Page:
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<!ELEMENT spine (event)+>

Spine is made of a sorted list of music events, where the definition and granularity of the term "event" can be defined by the author of the encoding. In this sense, spine represents an abstraction level, as the events identified do not have to correspond necessarily to score symbols, or audio samples, or anything else. The author can decide each time what goes under the definition of "music event", according to the needs.
Spine represents a container for a sorted list of identifiers, expressed through a number of event elements (described below).
The two-dimensional array of events is arranged as a one-dimensional ordered list. Even though notes, rests and other symbols in a score are disposed both according to their vertical juxtaposition (related to harmony) and to their horizontal layout (corresponding to temporal evolution of music), while instead the spine is a one-dimensional list. Referring each spine event to the previous one thanks to a path that goes through the music score as follows solves this difference. First, a vertical scan is performed, from upper symbols to lower symbols in a staff, and from upper staves to lower staves, and when all the simultaneous (i.e. vertically aligned) events have been considered, the next event on the right is considered and the vertical scan is resumed. Hence, the resulting list of events meanders through the score, from top to bottom and from left to right. Vertical alignments and horizontal offsets are defined by hpos, an attribute of event sub-element, as explained below.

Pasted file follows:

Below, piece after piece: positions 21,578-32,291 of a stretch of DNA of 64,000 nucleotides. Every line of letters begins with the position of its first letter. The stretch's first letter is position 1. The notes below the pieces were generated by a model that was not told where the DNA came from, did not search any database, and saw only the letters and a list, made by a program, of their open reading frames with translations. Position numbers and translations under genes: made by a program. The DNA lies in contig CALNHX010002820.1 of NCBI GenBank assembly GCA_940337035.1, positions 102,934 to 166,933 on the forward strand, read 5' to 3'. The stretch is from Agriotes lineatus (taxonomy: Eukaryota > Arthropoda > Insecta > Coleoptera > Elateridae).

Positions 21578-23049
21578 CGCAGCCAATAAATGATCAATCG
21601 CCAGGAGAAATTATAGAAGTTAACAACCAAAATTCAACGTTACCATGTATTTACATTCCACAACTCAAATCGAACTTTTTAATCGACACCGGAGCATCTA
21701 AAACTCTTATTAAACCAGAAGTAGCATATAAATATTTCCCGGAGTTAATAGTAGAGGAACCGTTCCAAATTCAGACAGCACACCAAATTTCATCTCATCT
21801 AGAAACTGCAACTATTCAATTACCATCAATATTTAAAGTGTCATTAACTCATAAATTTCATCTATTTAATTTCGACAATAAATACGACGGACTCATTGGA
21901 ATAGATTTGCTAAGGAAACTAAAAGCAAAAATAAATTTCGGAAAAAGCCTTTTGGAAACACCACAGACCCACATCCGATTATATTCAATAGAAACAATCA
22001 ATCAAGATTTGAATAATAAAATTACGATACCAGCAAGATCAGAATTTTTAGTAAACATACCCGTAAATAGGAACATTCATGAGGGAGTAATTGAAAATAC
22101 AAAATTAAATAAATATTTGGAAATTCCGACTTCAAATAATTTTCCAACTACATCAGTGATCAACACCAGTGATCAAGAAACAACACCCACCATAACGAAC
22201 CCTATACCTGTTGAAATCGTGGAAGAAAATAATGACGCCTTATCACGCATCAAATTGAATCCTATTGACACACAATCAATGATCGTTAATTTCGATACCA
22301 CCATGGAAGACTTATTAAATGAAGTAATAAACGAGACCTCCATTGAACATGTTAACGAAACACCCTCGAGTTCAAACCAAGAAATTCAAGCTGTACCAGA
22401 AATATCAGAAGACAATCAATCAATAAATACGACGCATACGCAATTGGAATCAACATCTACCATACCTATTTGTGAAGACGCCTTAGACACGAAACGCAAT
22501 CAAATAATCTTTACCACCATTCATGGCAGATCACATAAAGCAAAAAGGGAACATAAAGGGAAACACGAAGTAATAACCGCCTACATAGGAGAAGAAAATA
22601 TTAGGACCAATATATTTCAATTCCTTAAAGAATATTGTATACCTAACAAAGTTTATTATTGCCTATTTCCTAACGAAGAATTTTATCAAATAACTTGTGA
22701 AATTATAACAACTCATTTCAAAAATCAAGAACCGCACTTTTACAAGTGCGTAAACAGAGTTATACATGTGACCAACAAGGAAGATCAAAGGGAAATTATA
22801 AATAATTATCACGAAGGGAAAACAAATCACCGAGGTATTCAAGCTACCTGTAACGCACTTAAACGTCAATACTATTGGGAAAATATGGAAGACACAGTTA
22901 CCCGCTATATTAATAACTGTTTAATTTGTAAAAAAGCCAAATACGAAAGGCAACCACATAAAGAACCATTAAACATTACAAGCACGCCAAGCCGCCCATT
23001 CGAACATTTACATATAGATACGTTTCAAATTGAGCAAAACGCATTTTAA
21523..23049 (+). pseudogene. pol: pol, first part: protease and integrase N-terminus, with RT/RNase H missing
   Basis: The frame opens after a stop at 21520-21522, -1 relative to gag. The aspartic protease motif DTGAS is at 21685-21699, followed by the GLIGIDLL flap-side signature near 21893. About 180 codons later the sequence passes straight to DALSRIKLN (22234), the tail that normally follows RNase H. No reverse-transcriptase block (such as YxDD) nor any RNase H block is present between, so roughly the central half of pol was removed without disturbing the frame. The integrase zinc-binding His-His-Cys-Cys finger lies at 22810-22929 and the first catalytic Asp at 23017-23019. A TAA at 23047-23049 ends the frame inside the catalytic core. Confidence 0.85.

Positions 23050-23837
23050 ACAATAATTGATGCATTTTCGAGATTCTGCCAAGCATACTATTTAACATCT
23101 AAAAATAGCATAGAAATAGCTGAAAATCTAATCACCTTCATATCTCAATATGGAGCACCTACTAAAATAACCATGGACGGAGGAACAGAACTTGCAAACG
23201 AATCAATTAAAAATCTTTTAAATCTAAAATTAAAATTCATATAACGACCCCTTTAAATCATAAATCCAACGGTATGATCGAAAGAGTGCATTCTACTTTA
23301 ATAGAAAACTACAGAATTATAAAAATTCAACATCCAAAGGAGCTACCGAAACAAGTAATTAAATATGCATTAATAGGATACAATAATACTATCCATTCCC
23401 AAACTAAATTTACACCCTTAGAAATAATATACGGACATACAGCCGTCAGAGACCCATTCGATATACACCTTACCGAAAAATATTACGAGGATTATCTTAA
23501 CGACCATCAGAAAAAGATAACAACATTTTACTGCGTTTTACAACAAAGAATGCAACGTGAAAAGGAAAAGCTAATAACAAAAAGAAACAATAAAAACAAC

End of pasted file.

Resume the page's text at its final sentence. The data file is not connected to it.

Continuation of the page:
IEEE 1599 is aimed not only at CWN, thus the problem of ordering music events in a one-dimensional sorted list exists also for non-traditional scores. In this case, a similar approach can be employed. For instance, the occurrence of events in time can be managed by considering time offsets among non-synchronous events (non-zero value for timing) and simultaneity among synchronous events (timing = "0"). Finally, the time dimension originates the one-dimensional list.
As it will be shown in more detail, spine acts also as a glue in a multi-layer structure, in which music events are not only listed and ordered by spine, but also tagged by unique identifiers. These identifiers, conceptually similar to unique key constraints in a database, are referred to by all instances of the corresponding event representations in other layers. In other words, spine references, and is referenced by, all other layers. This concept is illustrated in Figure 2, and constitutes the IEEE 1599 approach to global synchronization for heterogeneous media contents.
The presence of element spine for the IEEE 1599 file, as well as the presence of at least one sub-element event, are required for the validity of the encoding.

Relationships among IEEE 1599 layers

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